Subjective knee function
Subjective knee function was assessed using the International Knee Documentation Committee (IKDC) Subjective Knee Form, which consists of 18 items relating to injury symptoms, knee function, and sporting physical activity (Hambly and Griva 2010). A greater overall indexed score on the IKDC reflects a higher level of knee functioning and less injury symptoms (Anderson et al. 2006) and is scored by calculating the difference between the raw score and the lowest possible score and then dividing this difference by the range of potential scores, multiplied by 100 (Irrgang et al. 2001). Due to the requirement of healthy knee function for the CON participants, the IKDC was completed only by the KI participants.
Physical activity questionnaire
The Incidental and Planned Activity Questionnaire (IPAQ) (Hallal and Victora 2004) assessed the physical activity level for all participants. The questionnaire contains 27 questions that estimate the physical activity during the previous week and cover the frequency and duration of occupation‐related, transportation, housework/gardening, and leisure‐time physical activities. Frequency and duration scores were multiplied to create a total duration for incidental and planned activity, as well as an overall total score summed across all components (h·week−1).
Thigh cross‐sectional area
Thigh cross‐sectional area (CSA) of each leg was measured using a noninvasive anthropometric method, as described and validated previously (Knapik et al. 1996). In brief, this method involves measurement of thigh circumference at the midpoint of the thigh, which was measured as halfway between the lateral epicondyle and greater trochanter, skin fold assessment, and estimate of femur epicondyle width to calculate an estimate of total thigh CSA in cm2. The same experienced investigator performed all measurements. The technique has a standard error of estimate of 10.1 cm2 and was highly correlated (r = 0.97) with MRI scans of the thigh in a healthy young population (Knapik et al. 1996).
Muscle fiber cross‐sectional area and fiber type
Serial tissue sections of approximately 5 μm thickness were cut at −20°C (HM 550 cryostat, Thermo Fisher Scientific, Scoresby, Vic., Australia) and thaw mounted onto glass microscope slides (Starfrost; ProSciTech, Perth, WA, Australia). Slides were stored at −80°C until analyzed. Tissue sections were removed from −80°C storage and left to air dry for 30 min at room temperature before being fixed in 4% (wt/vol) paraformaldehyde (Sigma‐Aldrich, CastleHill, NSW, Australia), permeated with 5% (vol/vol) Triton X‐100 (Sigma‐Aldrich), and blocked in 3% (wt/vol) bovine serum albumin (Sigma‐Aldrich) for 30 min at room temperature in a humid chamber. Sections were rinsed four times with phosphate‐buffered saline (PBS) in between each stage. Primary antibodies, diluted in 3% BSA in PBS, were applied and left to incubate in a humid chamber overnight at 4°C. The sections were washed four times in PBS. Secondary antibodies, diluted in 3% BSA in PBS, were applied and incubated for 2 h in a humid chamber at room temperature in the dark. Sections were washed four times and then incubated with the nuclear stain bis‐benzimide (Hoechst 33285; Sigma‐Aldrich), then mounted in PBS, coverslips applied, and sealed.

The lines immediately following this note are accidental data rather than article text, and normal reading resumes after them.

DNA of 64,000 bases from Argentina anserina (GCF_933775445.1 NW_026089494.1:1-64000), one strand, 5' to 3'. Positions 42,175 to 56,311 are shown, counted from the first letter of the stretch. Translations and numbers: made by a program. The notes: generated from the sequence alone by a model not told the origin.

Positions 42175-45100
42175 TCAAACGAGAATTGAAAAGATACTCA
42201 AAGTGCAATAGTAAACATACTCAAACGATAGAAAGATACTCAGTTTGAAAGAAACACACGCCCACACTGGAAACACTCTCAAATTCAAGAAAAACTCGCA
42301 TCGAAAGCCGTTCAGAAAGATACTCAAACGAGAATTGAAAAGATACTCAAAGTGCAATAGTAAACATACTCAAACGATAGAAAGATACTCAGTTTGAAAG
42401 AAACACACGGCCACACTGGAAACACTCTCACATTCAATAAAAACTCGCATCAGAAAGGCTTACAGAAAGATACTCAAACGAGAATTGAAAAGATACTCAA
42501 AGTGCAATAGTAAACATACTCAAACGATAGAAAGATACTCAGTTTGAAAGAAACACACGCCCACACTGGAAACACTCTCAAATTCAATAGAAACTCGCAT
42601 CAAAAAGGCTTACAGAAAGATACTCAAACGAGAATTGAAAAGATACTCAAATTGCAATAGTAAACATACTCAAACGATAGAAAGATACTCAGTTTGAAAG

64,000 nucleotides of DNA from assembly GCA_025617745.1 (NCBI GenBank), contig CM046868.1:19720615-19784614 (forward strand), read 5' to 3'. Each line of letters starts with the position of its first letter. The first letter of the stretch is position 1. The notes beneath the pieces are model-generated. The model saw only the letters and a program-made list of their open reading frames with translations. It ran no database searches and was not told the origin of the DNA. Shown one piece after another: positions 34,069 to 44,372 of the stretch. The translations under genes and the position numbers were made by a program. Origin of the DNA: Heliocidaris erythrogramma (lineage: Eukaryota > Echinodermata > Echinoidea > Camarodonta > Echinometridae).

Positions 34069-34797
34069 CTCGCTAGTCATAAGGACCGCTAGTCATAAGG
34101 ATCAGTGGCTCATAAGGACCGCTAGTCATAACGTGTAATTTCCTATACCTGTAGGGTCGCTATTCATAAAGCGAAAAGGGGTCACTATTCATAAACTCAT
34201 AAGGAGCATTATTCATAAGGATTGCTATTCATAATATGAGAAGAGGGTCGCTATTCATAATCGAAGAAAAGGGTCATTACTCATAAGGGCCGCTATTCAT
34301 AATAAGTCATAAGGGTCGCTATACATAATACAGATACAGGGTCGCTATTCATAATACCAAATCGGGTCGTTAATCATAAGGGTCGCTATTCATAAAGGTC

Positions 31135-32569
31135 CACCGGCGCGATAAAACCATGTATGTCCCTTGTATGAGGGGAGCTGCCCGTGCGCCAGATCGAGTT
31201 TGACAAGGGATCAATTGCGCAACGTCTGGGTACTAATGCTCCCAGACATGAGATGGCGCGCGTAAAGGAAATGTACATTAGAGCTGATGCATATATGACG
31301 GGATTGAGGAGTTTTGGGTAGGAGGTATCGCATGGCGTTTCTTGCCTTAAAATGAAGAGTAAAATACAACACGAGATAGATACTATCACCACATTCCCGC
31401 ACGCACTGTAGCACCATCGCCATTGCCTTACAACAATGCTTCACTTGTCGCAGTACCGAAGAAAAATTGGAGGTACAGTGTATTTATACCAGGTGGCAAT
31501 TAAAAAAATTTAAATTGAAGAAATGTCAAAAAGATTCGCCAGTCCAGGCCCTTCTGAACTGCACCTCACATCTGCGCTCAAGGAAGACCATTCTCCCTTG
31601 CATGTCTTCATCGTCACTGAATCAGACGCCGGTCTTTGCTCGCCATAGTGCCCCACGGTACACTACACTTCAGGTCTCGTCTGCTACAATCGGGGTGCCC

Fiber typing of the cross sections was performed using the monoclonal antimyosin antibody A 4.480 specific to Type I myosin (developed by H. Blau and obtained from the Developmental Studies Hybridoma Bank developed under the auspices of the National Institute of Child Health and Human Development and maintained by the University of Iowa, Department of Biological Sciences, IA, USA) and rabbit polyclonal antilaminin antibody was used to delineate the plasma membrane (L9393; Sigma, St. Louis, MO). All unstained fibers were classified as myosin Type II. Secondary antibody‐coupled fluorophores used were Alexa Fluor® 488 goat anti‐mouse A21042 and Alexa Fluor® 594 donkey anti‐rabbit A21207 (Invitrogen, Carlsbad, CA). For negative controls and the assessment of background fluorescence, the primary antibody was omitted and in all cases the fluorescence signal was removed.
Immunostained sections were visualized with an Olympus BX51 fluorescent microscope and digital images were captured using a DP72 color CCD camera and Cell*F software (Olympus Corporation, Tokyo, Japan). Wavelength‐specific filters were used to visualize the Alex Fluor 488 and 594 fluorophores, respectively. Captured images were analyzed using ImageJ Software (NIH, Bethesda, MD). Using the laminin‐stained membranes for reference, the individual muscle fibers were selected using the polygonal tool and a cross‐sectional area was calculated in μm2 for each fiber. Only well‐cross‐sectioned fibers with clear borders were measured, all fibers on the edge of the field of view were also excluded. Muscle fibers counted were 159 ± 77 fibers per sample. Due to small muscle biopsy samples obtained in two KI participants, the muscle fiber CSA is presented for four KI participants and for their four matched controls.